Though Romania is one of the world’s largest wine producers, the country has yet to become a major exporter as neighboring Bulgaria and Hungary have, and, as such, prices are temptingly affordable. “Quality in Romania has improved considerably in recent years due to better equipment and knowhow, and even more importantly, better control over fruit quality through vineyard ownership and management,” says Gilby.

So now is a good time to go treasure hunting, before the rest of the world wakes up to the value of Romanian wine.

All wines mentioned can be bought from www.romanianwine.jp/eng; a selection of Romanian wines is also available at the Web retailer Rakuten www.rakuten.co.jp/jizakenoshimaya/647458/709174/

When life hands you spoiled grapes, make noble-rot wine

Sadly, history has not recorded how the serendipitous discovery of “noble rot” came to pass, but most experts concur that noble-rot wines probably originated in Hungary in the mid-1600s.

The Germans, though, who claim to have independently discovered the sweet-wine style almost 100 years later, have the best tale to tell. The legend goes that a messenger who was on the way to Schloss Johannisberg to deliver the order for the commencement of a harvest was robbed, resulting in a three-week delay in the picking of the grapes. During this time, damp weather caused them to become infected with a fungus. When the grapes dried out, they became partially shriveled, leading the estate owner to believe the crop to be irretrievably spoiled. He gave away the grapes to local peasants, who in turn produced a syrupy sweet wine that became highly popular.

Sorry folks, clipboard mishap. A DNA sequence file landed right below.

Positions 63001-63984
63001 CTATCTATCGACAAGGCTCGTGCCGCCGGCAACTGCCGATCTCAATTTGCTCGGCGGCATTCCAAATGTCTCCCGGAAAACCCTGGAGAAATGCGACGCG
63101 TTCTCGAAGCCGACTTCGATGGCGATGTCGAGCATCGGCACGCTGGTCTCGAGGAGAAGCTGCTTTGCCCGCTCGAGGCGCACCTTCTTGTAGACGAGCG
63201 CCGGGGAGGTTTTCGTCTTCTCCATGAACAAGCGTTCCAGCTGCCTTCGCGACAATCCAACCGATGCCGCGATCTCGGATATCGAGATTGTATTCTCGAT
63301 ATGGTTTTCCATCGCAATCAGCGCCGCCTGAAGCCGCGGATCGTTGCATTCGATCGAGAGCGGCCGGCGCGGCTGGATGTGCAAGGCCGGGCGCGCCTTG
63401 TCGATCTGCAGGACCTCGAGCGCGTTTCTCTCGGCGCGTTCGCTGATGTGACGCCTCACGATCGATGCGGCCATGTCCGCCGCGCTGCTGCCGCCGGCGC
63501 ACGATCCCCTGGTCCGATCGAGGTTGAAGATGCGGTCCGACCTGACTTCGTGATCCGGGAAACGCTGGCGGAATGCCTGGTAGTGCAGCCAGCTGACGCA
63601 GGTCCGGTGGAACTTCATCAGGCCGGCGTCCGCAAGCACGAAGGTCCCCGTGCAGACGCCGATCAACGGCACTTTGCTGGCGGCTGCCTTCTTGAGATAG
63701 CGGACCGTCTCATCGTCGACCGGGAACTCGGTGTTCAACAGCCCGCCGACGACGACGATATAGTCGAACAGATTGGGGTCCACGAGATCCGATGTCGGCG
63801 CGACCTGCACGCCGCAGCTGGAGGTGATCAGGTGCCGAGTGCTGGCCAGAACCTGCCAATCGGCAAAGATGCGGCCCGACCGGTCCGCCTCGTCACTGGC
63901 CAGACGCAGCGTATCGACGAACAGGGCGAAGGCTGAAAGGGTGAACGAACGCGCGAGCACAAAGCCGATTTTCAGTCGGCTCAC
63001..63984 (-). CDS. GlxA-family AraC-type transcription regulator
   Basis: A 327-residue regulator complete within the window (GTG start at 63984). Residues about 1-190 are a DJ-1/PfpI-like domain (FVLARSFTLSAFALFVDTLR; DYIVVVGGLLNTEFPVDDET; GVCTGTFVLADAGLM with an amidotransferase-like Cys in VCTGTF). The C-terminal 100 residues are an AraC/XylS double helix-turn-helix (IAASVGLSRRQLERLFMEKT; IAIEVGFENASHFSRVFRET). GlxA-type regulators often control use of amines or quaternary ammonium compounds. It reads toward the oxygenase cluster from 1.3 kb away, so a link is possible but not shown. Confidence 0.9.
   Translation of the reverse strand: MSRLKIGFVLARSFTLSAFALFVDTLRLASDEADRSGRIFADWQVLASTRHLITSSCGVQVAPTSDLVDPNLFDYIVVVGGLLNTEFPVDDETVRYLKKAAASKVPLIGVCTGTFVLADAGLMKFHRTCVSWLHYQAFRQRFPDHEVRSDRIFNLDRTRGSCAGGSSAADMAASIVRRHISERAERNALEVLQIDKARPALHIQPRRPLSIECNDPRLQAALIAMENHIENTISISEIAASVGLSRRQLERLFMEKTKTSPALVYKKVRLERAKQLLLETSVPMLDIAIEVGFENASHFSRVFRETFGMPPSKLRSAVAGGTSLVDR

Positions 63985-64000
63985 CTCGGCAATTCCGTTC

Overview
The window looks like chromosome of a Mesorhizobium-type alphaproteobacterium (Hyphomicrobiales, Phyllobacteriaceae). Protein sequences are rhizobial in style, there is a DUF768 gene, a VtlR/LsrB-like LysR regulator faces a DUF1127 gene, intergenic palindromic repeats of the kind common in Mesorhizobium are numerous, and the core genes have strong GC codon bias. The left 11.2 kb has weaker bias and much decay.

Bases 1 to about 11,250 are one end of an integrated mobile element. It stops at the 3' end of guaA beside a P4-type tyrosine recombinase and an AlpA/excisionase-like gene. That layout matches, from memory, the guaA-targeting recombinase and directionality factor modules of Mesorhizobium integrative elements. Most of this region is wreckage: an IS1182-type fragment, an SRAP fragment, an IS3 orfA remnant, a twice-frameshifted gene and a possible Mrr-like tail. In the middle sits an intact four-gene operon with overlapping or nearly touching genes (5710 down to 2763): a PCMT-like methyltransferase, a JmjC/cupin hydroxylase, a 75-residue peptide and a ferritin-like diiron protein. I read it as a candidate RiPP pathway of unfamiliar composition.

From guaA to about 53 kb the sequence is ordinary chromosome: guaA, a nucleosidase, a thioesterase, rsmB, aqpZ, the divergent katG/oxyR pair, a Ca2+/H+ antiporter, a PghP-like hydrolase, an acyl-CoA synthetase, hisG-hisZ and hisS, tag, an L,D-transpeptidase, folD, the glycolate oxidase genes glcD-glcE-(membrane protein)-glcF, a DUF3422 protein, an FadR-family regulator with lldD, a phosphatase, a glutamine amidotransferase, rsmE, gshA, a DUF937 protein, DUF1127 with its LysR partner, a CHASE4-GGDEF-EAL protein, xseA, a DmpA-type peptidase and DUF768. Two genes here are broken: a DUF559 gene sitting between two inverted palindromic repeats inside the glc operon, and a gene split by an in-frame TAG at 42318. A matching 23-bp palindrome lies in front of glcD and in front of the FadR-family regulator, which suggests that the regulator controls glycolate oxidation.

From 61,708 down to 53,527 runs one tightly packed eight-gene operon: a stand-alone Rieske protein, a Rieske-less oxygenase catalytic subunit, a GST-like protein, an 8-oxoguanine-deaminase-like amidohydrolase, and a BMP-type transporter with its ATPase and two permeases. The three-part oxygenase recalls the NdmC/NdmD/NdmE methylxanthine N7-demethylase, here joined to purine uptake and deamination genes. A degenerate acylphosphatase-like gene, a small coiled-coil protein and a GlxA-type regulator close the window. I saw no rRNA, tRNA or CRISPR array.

The rot is a gray fungus called Botrytis that affects ripe fruit. Thriving in damp conditions, it can destroy whole crops if unchecked. Noble-rot grapes are picked once the infected ones have dried out in the sun. The resulting intensely sweet wine has notes of honey and caramelized peaches and is served cold with deserts.

There are a few countries in Europe that excel in making noble-rot wines. Germans and Austrians call the wine Spatlese, which means “late harvest,” and produce two main varieties: Trockenbeerenauslese and Beerenauslese. Both varieties are handpicked and made from the Riesling variety of grape. In Japan, Alzeyer Wartberg Ortega Trockenbeerenauslese is available online from Web retailer Infini Wine (370 ml for ¥2,300; www.rakuten.co.jp/infini-wine/).

The French blend Sauternes is made from Semillon, Sauvignon Blanc and Muscadelle grapes, and can be expensive due to the unreliable nature of the Botrytis infection; not all years produce enough noble-rot grapes. You can try a reasonable Sauternes from Century Trading Company, which stocks the Lucien Lurton Sauternes 2004 (375 ml from ¥2,940; [03] 3208-5581).

Arguably, the most famous country to produce noble-rot wine is Hungary, which is renowned for Tokay, a wine so popular that it is even mentioned in the country’s national anthem. Tokaji Aszu 2004 is available from Web retailer Higuchi Wine (500 ml for ¥2,300; www.rakuten.co.jp/higuchiwine/).